Barradas, Patrícia F.


Publications (1)

Molecular Evidence of Hemolivia mauritanica, Ehrlichia spp. and the Endosymbiont Candidatus Midichloria Mitochondrii in Hyalomma aegyptium Infesting Testudo graeca Tortoises from Doha, Qatar

Citation
Barradas et al. (2020). Animals 11 (1)
Names (2)
Ca. Midichloria mitochondrii Ca. Midichloria
Subjects
Animal Science and Zoology General Veterinary
Abstract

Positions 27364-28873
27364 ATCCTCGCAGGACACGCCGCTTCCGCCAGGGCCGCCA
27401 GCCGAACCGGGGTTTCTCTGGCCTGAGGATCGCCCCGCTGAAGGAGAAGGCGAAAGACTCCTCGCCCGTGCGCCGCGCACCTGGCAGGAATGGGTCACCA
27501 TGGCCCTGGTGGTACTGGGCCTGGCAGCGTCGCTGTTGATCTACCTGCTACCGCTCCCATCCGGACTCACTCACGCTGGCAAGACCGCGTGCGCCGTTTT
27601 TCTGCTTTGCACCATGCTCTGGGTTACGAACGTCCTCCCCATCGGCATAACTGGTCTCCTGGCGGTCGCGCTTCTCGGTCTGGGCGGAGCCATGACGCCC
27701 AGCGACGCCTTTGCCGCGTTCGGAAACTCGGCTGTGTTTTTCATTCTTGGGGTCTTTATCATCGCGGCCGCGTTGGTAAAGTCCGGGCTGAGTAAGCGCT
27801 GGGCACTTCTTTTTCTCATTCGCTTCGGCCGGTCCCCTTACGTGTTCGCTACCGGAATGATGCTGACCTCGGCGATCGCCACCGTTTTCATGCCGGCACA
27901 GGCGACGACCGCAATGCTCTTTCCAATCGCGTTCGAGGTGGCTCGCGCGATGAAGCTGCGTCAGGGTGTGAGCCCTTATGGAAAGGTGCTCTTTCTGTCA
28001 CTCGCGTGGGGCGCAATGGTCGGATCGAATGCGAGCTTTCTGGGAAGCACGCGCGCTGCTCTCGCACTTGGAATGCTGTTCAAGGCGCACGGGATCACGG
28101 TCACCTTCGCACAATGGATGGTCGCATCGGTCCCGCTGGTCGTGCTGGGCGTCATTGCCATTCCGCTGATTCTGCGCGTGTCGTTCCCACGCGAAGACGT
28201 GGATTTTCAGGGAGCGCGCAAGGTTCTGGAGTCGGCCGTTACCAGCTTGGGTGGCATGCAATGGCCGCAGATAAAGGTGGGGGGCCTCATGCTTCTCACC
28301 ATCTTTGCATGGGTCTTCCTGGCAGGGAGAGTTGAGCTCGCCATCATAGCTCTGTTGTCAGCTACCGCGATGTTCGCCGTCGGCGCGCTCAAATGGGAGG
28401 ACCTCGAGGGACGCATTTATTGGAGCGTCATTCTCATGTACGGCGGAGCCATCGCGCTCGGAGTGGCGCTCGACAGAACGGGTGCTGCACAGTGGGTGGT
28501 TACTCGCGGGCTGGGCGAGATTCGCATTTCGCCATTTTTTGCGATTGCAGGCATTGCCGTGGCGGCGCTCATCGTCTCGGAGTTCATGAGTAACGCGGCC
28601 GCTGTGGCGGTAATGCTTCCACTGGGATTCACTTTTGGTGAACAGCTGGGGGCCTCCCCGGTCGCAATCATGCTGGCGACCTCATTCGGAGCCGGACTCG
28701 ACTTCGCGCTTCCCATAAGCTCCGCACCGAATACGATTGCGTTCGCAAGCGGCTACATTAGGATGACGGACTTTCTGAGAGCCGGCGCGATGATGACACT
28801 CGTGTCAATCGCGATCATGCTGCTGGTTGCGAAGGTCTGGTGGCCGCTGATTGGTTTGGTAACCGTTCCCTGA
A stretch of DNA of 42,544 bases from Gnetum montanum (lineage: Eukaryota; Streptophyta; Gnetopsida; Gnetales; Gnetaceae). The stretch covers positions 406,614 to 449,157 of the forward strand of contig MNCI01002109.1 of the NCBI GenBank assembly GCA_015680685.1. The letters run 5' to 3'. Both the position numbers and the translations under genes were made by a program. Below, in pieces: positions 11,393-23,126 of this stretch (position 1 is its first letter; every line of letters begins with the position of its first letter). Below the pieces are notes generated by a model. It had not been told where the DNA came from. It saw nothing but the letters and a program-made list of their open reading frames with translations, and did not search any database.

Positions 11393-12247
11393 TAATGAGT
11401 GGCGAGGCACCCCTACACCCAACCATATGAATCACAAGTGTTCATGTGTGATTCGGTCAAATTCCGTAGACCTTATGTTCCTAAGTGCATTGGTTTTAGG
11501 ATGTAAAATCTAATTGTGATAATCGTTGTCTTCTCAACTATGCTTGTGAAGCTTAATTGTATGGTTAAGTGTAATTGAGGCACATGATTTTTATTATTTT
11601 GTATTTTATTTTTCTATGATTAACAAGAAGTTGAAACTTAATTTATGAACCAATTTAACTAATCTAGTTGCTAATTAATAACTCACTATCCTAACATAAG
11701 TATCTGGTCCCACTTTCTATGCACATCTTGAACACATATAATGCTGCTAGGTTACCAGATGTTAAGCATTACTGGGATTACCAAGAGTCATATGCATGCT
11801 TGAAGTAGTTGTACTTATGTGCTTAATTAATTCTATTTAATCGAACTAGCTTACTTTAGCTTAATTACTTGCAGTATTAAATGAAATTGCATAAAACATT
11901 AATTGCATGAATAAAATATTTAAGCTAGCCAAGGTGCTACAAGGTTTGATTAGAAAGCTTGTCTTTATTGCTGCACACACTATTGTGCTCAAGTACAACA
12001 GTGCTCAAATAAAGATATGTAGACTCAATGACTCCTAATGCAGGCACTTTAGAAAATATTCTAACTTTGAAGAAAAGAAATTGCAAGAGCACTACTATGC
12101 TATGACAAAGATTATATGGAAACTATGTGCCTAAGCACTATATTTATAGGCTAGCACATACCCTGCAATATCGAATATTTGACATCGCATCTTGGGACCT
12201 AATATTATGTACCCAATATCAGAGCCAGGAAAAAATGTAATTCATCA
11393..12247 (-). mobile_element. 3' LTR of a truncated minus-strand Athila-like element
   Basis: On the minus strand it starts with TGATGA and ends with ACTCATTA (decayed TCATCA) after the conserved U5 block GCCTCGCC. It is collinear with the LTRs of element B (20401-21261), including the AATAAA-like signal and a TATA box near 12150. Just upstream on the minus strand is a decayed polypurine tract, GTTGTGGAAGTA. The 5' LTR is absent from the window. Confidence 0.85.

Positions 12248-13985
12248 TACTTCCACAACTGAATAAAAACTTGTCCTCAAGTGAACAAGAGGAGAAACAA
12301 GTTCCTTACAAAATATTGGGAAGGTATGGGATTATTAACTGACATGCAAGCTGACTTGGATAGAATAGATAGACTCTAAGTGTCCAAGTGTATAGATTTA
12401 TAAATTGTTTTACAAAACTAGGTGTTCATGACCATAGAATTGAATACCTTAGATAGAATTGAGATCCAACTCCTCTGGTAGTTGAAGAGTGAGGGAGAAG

Tick-borne agents constitute a growing concern for human and animal health worldwide. Hyalomma aegyptium is a hard tick with a three-host life cycle, whose main hosts for adults are Palearctic tortoises of genus Testudo. Nevertheless, immature ticks can feed on a variety of hosts, representing an important eco-epidemiological issue regarding H. aegyptium pathogens circulation. Hyalomma aegyptium ticks are vectors and/or reservoirs of various pathogenic agents, such as Ehrlichia, Anaplasma, Babesia and Hepatozoon/Hemolivia. Ehrlichia and Anaplasma are emergent tick-borne bacteria with a worldwide distribution and zoonotic potential, responsible for diseases that cause clinical manifestations that grade from acute febrile illness to a fulminant disease characterized by multi-organ system failure, depending on the species. Babesia and Hepatozoon/Hemolivia are tick-borne parasites with increasing importance in multiple species. Testudo graeca tortoises acquired in a large animal market in Doha, Qatar, were screened for a panel of tick-borne pathogens by conventional PCR followed by bidirectional sequencing. The most prevalent agent identified in ticks was Hemolivia mauritanica (28.6%), followed by Candidatus Midichloria mitochondrii (9.5%) and Ehrlichia spp. (4.7%). All samples were negative for Babesia spp. and Hepatozoon spp. Overall, 43% of the examined adult ticks were infected with at least one agent. Only 4.7% of the ticks appeared to be simultaneously infected with two agents, i.e., Ehrlichia spp. and H. mauritanica. This is the first detection of H. mauritanica, Ehrlichia spp. and Candidatus M. mitochondrii in H. aegyptium ticks collected from pet spur-thighed tortoises, in Qatar, a fact which adds to the geographical extension of these agents. The international trade of Testudo tortoises carrying ticks infected with pathogens of veterinary and medical importance deserves strict control, in order to reduce potential exotic diseases.